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Student debt

On a party-line vote, Republicans on the Joint Committee on Finance voted against an amendment to the 2017 state budget offering a common-sense solution to help Wisconsin’s student loan borrowers. The measure, proposed by Democrats, would have created a state authority to help student loan borrowers to refinance at lower interest rates, just like you can with a mortgage.

Why would these Republicans oppose helping solve an economic crisis directly impacting nearly 1 million state residents?

It’s clear from the empty platitudes, misinformation and misdirection heard from the GOP as they engaged in the debate that when it comes to student loan debt, they just don’t get it.

Consider the statement of Rep. Dale Kooyenga, who represents many of the wealthy Milwaukee suburbs: “The statement that was just put out there that nobody can work their way through college anymore. … I mean that is just not true. … Students are out there working their way through college.”

It certainly is true that legions of college students do work summers, and also hold jobs during the school year to help pay for their education. But with average cost for a year of tuition, room, board and books running roughly $20,000 annually at University of Wisconsin schools, one cannot work a low-wage job for a summer and cover tuition and living expenses at a public, state university.

With a state minimum wage stagnant for nearly a decade and tuition hiked by double digits by Republicans in their first budget after taking complete control of state government, this is more of a fairy tale than ever.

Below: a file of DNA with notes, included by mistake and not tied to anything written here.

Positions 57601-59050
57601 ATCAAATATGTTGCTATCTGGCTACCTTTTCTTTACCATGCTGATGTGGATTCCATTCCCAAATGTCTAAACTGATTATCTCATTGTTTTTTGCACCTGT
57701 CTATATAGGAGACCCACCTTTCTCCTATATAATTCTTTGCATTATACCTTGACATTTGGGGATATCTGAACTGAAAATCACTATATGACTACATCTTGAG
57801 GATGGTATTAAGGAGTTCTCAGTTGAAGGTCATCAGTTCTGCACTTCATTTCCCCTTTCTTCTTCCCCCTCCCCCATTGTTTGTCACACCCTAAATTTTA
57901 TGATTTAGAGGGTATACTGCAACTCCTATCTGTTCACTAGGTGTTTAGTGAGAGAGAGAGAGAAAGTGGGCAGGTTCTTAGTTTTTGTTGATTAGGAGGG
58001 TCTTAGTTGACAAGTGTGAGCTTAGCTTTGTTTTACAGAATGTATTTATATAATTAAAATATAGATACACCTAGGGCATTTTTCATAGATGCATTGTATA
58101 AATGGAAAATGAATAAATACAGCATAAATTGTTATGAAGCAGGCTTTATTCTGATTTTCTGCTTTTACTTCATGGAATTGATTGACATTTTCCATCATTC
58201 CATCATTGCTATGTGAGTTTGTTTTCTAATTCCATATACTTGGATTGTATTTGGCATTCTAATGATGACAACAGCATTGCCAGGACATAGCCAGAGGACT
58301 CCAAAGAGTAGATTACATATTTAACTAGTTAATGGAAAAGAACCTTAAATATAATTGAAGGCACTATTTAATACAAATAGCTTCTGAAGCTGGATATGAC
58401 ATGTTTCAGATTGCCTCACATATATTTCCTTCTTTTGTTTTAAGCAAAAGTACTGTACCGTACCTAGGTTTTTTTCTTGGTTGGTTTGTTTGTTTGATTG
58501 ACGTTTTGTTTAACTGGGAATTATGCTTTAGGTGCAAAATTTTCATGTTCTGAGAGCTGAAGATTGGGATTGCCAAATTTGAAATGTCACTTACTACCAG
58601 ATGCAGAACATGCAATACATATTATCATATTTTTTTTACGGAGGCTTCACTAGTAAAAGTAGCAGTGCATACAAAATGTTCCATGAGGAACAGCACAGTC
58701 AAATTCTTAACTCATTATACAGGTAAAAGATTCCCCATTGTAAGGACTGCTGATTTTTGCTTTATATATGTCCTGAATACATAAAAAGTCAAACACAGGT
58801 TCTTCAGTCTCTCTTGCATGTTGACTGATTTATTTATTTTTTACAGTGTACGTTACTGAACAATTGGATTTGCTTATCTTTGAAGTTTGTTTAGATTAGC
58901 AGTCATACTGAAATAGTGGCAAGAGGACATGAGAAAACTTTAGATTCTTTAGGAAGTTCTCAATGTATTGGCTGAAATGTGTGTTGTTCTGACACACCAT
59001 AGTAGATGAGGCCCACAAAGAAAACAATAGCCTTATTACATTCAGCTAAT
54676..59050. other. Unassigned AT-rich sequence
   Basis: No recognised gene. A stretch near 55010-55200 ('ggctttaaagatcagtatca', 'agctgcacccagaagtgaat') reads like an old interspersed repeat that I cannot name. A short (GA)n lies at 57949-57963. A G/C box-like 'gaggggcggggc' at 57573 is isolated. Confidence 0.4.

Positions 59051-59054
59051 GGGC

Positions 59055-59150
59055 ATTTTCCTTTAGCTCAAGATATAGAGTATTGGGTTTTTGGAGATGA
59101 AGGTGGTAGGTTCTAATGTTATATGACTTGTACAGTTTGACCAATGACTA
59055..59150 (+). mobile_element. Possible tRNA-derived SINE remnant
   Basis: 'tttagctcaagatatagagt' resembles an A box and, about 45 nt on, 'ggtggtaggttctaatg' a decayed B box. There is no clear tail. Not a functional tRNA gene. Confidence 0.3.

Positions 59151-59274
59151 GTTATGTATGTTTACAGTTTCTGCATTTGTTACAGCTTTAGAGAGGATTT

The Republican co-chair of the Joint Committee on Finance, Rep. John Nygren, added: “This whole dynamic about the debt. Guess what? If you don’t borrow, you don’t have the debt."

On top of cutting public support for higher education and increasing tuition, Nygren and his cohort from 2011 to 2016 provided essentially no new resources for state financial aid programs for students. That meant the awards received by students failed to keep pace with rising costs and tens of thousands more students who were eligible for help received none.

State Rep. Mary Felzkowski lent a rhetorical hand by adding, “What we’re saying to kids today is, what is the return on investment of that education? … Am I going to spend $100,000 to start out at a position that’s paying $30,000 a year.”

Is she saying that students who need to take out loans to go to school should not be allowed to become teachers or social workers? Well, maybe. After all, it was Felzkowski who authored a budget provision, subsequently repealed by her embarrassed GOP colleagues, to eliminate the requirement that public school teachers in Wisconsin have college degrees.

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The nearly 1 million student loan borrowers and their families all across Wisconsin know there is a crisis. They worked hard to get their education and they took on the personal responsibility to pay for it. But they are stuck in a system that is not treating them fairly — for example, preventing them from lowering their monthly loan payments by refinancing at lower interest rates.

Whatever it is — partisan-driven obstruction, ideological intransigence or ignorance of the challenges facing recent generations of graduates — it’s no excuse for failing to act when presented with common-sense solutions to the economic crisis of student loan debt.

Scot Ross is executive director of One Wisconsin Now.

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